Description : One of the most significant developments in the history of medicine has been the evolution of guidelines of how medical practitioners relate to their patients, principles which form the core of medical ethics
Ethics in MedicineEthical considerations affecting interactions between people are found in nearly every field, but are particularly significant in medicine given the highly personal relationship between medical practitioners and their patients, Historians often trace the roots of medical ethics in the Western world to the Hippocratic Oath of ancient Greece, which required new physicians to pledge to maintain confidentiality in treatment of their patients and to avoid doing harm. Over the centuries, principles first outlined in the Oath sustained and guided physicians in their day to day practice and modified versions of the Oath remain today as a common initiation into medical practice. Unfortunately, however, developments in medical ethics may also come in response to atrocities, such as the exploitation of prisoners in Nazi concentration camps in medical experiments.
Medical Ethics Today Today, ethical issues often come about as a result of advancements in knowledge, such as innovations in reproductive and genetic technologies. Other areas of moral concern include the influence of payments to practitioners to affect decisions in prescribing drugs or other treatments; biomedical and behavioral human subject research; the harvesting and transplantation of human organs; euthanasia, abortion and end-of-life decisions; and the allocation of health care services, particularly during health crises such as the COVID-19 Pandemic creating shortages in the the availability of health resources and staff.
The establishment of ethical review boards and committees also has . worked to establish, uphold, and regulate the moral principles of health care. Ethical breaches can result in quite serious professional and legal consequences. In fact, the history of medicalmalpractice law and medical ethics are intertwined. In modern times, when a medical oversight or other impropriety occurs, there are systems of medical and legal review to support and defend harmed patients.
Medical Ethics and New Jersey
New Jersey has played a significant role in the ongoing debate over issues in medical ethics.
In 1976, the decision of the New Jersey Supreme Court in allowing the parents of Karen Ann Quinlan, who had become comatose and lapsed into a vegetative state when she was 21 years old after consuming alcohol and drugs while on a crash diet, to disconnect their daughter's respirator which was believed to be the sole means to keep her alive, focused broad attention on what was termed "the right to die." The Court's ruling, which came after physicians and health care institutions had refused to comply with the parents' wishes in the absence of legal authorization, soon led other states and nations to confront, in varying legislative and judicial ways, difficult ethical choices in bioethics, euthanasia, and legal guardianship. The Quinlan case has widely impacted the practice of medicine around the world, including fostering the development of formal ethics committees in hospitals, nursing homes and hospices.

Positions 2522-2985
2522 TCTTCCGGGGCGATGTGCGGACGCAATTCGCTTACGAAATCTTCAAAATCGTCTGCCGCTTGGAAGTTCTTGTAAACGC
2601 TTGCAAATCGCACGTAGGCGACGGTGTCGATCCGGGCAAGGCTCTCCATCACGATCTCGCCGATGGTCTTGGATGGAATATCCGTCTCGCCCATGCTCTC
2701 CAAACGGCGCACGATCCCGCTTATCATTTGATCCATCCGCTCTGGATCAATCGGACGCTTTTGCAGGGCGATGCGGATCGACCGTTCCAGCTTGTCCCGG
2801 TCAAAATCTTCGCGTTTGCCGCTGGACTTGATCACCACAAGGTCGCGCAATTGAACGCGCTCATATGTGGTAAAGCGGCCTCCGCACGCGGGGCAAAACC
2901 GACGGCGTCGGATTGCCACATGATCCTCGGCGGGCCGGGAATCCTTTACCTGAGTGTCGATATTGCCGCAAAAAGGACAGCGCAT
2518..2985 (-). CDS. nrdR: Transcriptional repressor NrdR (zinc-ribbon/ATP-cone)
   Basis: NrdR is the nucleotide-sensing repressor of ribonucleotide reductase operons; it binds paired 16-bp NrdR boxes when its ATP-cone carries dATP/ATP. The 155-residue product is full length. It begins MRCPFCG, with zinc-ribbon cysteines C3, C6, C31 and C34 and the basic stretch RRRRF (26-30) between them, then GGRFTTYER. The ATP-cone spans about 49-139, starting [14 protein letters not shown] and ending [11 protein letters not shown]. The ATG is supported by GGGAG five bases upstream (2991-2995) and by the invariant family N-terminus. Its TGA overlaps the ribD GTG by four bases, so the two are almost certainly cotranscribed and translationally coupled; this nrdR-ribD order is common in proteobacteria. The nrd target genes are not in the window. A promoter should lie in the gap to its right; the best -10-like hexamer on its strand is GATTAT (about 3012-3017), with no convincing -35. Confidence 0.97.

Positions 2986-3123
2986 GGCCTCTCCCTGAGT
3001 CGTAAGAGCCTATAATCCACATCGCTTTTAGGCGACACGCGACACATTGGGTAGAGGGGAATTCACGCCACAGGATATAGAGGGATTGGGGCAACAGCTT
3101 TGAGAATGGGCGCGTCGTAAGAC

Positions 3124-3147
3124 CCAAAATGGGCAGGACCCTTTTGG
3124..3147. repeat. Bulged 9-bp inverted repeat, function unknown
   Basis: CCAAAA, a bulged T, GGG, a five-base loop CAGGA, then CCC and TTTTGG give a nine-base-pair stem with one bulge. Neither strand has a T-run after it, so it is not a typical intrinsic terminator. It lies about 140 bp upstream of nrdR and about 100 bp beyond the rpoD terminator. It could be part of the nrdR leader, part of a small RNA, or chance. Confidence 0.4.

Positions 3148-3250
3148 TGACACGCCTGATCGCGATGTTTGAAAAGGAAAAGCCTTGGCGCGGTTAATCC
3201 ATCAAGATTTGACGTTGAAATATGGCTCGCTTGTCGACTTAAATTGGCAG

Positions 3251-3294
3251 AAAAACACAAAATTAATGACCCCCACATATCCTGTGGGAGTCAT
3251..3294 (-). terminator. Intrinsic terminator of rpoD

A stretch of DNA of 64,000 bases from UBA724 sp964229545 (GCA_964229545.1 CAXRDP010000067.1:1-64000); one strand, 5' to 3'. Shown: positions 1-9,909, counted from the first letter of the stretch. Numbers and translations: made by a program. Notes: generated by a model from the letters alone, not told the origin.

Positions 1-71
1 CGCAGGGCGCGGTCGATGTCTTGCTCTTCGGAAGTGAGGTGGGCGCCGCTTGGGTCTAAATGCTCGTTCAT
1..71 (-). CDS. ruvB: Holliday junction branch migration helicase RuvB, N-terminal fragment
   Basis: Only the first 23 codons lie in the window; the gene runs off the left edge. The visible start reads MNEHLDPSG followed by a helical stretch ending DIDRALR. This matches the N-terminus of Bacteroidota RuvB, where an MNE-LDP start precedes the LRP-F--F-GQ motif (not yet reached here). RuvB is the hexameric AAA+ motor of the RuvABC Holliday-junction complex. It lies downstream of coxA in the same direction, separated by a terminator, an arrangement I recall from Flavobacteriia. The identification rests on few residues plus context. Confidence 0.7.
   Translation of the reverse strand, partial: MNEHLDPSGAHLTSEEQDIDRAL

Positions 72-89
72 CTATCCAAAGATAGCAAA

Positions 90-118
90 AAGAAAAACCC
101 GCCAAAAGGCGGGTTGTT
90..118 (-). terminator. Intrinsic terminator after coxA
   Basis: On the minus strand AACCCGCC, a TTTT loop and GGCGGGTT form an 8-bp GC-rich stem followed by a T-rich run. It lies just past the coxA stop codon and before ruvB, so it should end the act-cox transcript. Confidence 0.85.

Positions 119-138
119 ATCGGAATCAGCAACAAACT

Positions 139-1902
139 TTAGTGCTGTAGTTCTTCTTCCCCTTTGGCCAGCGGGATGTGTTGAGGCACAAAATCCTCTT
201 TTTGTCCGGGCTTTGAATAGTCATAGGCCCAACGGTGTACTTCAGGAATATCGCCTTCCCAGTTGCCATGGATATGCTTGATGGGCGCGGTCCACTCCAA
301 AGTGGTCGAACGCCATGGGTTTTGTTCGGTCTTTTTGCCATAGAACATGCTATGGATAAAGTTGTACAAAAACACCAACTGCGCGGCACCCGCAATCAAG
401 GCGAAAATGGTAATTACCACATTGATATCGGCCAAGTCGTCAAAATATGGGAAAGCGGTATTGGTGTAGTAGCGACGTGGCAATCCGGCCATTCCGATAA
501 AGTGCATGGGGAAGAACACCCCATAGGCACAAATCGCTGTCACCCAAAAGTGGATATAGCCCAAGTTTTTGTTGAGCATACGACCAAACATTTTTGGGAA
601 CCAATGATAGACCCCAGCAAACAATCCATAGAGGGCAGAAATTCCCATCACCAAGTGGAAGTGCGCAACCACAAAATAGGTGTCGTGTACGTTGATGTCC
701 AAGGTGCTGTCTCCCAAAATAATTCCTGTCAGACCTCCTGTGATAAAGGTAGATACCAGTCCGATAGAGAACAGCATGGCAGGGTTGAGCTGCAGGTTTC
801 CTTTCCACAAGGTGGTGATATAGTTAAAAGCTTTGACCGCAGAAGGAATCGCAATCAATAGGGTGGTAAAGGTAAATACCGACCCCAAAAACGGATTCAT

One of the most prominent--and controversial--scholars on medical ethics also has been Peter Singer, who in 1999 was appointed as Princeton University's Ira W. DeCamp Professor of Bioethics. A native of Australia, he also serves as a Laureate Professor at the Centre for Applied Philosophy and Public Ethics at the University of Melbourne. Singer has particularly provoked criticism for his view that it is ethical to give parents the option (in consultation with doctors) to euthanize infants with severe disabilities. arguing that the value of a life should be based on traits such as rationality, autonomy and self-consciousness. Singer's work in applied ethics is based in part on utilitarianism, the tradition in ethical philosophy holding that actions are right or wrong depending on the extent to which they promote happiness or prevent pain. With less controversy, Singer also has become a leading advocate in support of the rights of animals, objecting to their use in medical experiments and as a food source, as well as a proponent of vastly increased aid to impoverished nations and the poor.
Broader issues in setting standards of medical ethics, as well a s specific cases in which health practitioners are charged with ethical violations, are within the scope of statutory authority of the New Jersey State Board of Medical Examiners, a body within the state Department of Health. The Board is is responsible for protecting the public's health and safety by determining qualifications of physicians and other health care professionals for licensure, establishing standards for practice, and disciplining licensees who do not comply with these standards.